The jury in the David Bain retrial has been told that footprints revealed under luminol testing may look complete, but are not necessarily so.
The complexities of using luminol testing to measure footprints is being debated in the High Court in Christchurch as David Bain's trial continued for the 27th day on Monday.
The Crown says David Bain, 37, killed his parents Robin and Margaret and siblings Arawa, Laniet and Stephen at the family's house in Dunedin on 20 June 1994.
The defence says Robin Bain killed the family present in the house before shooting himself.
Tests in the Bain home revealed several bloodied footprints near the bedrooms of Stephen, Laniet and Margaret Bain.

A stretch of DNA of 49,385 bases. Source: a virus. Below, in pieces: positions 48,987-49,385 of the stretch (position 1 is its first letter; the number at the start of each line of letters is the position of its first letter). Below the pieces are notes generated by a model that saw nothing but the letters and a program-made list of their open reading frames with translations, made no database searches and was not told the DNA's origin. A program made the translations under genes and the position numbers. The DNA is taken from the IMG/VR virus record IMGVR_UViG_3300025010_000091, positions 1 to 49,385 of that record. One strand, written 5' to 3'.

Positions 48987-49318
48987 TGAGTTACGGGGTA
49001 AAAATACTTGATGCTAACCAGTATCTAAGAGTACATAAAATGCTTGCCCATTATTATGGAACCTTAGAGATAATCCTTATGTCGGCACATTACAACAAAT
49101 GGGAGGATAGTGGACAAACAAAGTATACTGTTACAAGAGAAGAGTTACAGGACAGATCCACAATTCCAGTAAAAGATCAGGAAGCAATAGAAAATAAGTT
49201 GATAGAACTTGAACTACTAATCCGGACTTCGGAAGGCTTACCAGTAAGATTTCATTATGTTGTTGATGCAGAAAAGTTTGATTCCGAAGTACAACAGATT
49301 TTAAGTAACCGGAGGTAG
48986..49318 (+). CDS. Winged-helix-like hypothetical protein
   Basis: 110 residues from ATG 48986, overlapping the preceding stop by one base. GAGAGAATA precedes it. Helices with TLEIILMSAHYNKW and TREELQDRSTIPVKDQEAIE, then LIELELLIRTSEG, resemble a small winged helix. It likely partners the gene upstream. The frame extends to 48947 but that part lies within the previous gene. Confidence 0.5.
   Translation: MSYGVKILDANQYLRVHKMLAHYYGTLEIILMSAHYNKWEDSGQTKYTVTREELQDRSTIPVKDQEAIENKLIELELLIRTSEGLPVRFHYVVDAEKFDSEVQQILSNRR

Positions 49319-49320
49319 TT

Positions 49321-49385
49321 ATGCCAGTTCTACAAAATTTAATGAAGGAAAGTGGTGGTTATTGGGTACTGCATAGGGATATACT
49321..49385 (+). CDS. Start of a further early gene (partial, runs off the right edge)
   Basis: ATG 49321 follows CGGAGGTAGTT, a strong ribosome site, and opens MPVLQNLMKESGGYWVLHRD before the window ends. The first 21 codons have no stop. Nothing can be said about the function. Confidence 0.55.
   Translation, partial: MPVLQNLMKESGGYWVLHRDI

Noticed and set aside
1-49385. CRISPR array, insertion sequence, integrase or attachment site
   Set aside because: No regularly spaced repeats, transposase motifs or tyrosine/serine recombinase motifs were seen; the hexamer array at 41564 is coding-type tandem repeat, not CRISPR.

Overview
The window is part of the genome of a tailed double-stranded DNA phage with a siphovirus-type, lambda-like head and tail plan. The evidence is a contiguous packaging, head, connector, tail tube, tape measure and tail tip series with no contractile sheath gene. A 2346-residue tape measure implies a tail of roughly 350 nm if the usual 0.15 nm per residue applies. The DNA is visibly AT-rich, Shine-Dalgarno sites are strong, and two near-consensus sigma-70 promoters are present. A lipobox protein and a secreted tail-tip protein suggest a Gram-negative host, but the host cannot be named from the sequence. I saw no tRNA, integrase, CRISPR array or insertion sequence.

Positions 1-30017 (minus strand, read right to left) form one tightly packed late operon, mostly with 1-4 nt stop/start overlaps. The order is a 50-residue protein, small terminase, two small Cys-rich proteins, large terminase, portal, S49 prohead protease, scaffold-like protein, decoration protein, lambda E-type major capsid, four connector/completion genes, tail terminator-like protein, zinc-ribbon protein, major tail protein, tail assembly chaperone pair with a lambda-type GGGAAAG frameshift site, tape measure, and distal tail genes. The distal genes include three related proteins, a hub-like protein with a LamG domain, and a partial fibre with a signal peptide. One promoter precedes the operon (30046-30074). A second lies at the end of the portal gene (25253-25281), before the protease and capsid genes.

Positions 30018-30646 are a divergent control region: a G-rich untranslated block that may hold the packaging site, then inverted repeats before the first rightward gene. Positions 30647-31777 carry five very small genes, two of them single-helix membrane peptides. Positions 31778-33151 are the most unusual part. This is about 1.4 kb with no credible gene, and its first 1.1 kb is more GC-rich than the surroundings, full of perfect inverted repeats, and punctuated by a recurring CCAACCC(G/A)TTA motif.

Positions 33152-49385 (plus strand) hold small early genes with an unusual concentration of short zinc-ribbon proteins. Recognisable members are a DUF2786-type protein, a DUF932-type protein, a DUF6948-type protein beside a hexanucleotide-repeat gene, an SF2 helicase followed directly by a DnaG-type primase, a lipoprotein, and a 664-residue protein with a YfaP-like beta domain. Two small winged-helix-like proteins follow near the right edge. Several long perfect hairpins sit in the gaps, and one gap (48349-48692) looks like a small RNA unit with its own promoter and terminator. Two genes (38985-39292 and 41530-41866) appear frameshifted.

They were revealed using luminol, which shows up blood traces in the dark.
Two footprints were said to be complete, and measured 280 millimetres.
Forensic scientist Kevin Walshe, from Environmental Science and Research, told the jury on Monday that he completed similar tests. He found that a print may look complete, ie with toes and a heel, but was not always a complete print.
He based that on measuring prints made by a 300mm foot using luminol, and said even though the print showed the toes and a heel, the measurement of it was smaller than 300mm.
Mr Walshe told the jury his tests showed either David or Robin Bain could have made the footprints in the house.
The jury had already heard that David Bain's socks were found to have the soles bloodied, and droplets of blood from his siblings.
Robin Bain was found wearing socks and shoes and neither were bloodstained.